Self-funded health plans can be a cost-effective solution for employers to lower their healthcare costs as it allows them the ability to better target employees who pose the highest risk of developing chronic diseases that result in increased health claims.
Self-Funded Health Plans vs. Fully Insured Health Plan
In a self-funded health plan, an employer is able to retrieve detailed claims data and identify the population of employees that are causing the increase in the company’s overall healthcare costs. Although federal regulations prohibit employers from singling out individuals, they can obtain aggregated information documenting how many employees are driving health costs and their health conditions. This information can then be utilized to develop wellness programs that are geared towards helping employees make better health, behavioral and lifestyle decisions that result in healthier outcomes. For example, a self-funded employer will be able to identify if an employee population is not compliant with their maintenance drugs for high blood pressure or cholesterol. By providing an intervention early on, such as integrating a targeted wellness program, it can help prevent these individuals from ending up in the ER with more serious problems.
Unlike a fully insured health plan, self-funded employers have control over every aspect of their benefit strategy. In a self-funded plan, an employer can decide what the employee contributions will fund. For example, an employer who wants to implement a wellness initiative can structure employee contributions to incentivize employees to participate in the wellness program or a further step of developing a results based contribution strategy. This can include biometric screenings, health risk assessments (HRA) and wellness coaching from a third party vendor.. The goal is to reach a percentage of possible high-cost claimants and the ROI is more definable and immediate to self-insured plan sponsors.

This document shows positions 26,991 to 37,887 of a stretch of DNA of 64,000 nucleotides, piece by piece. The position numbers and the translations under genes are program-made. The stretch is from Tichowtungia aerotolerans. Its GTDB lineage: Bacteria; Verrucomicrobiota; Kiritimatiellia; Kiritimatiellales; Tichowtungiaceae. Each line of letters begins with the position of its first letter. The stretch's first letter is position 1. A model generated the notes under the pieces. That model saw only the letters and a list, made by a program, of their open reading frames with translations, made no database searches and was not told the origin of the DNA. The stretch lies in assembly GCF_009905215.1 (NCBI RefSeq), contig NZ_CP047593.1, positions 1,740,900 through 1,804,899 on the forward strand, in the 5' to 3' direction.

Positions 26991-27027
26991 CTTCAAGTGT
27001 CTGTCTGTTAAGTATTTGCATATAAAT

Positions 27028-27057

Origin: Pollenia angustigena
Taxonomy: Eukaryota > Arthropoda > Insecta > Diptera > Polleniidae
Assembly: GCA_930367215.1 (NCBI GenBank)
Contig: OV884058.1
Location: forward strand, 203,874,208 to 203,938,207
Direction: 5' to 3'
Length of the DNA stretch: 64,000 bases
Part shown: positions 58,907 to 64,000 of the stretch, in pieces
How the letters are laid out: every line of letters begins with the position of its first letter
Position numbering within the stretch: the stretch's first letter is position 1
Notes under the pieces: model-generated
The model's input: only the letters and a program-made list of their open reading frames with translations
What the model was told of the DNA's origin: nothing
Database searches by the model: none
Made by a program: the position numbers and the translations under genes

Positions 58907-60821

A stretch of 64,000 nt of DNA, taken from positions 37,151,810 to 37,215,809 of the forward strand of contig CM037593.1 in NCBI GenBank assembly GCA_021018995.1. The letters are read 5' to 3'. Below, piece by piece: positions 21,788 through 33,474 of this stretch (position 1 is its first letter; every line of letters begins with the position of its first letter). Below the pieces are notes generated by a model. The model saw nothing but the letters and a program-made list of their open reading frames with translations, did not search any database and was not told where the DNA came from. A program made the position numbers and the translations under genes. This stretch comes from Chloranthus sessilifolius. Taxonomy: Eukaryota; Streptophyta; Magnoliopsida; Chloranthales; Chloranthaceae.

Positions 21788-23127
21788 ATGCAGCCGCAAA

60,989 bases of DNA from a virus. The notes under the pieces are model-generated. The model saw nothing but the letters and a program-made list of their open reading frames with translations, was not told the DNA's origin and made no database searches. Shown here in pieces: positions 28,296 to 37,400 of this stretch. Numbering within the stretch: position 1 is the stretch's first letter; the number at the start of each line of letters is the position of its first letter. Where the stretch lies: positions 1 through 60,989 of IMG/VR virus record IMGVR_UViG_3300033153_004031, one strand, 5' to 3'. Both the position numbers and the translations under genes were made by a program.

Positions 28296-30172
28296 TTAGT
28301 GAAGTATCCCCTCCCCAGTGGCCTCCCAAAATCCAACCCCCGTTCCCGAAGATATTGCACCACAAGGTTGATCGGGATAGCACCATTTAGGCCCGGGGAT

Benefits of a Self-Funded Health Plan
A self-funded plan has a positive impact on an employer’s cash flow because money collected from premiums is only paid out when claims occur. By lowering health claims like employers might do through their wellness strategies, that money would go back into the reserve to accrue interest. With a fully-funded plan, employers pay a fixed premium, regardless of the claims experience during that given plan year.
Manage risks of Self-Funded Health Plans with Stop-Loss Insurance
More employers today are turning to self-funded plans because it offers more potential cost benefits than traditional group plans. However, there is some risk in managing employee claims. A higher than expected number of claims could result in the employer paying more. To limit these risks, an employer should be carefully monitoring the claims data to determine what is causing health claims to rise and then take action by integrating a wellness program. In addition, to limit such risk, there is stop-loss insurance coverage that protects employers from paying more. Stop-loss insurance kicks in and pays employees’ medical bills after the employer has paid a certain predetermined amount.
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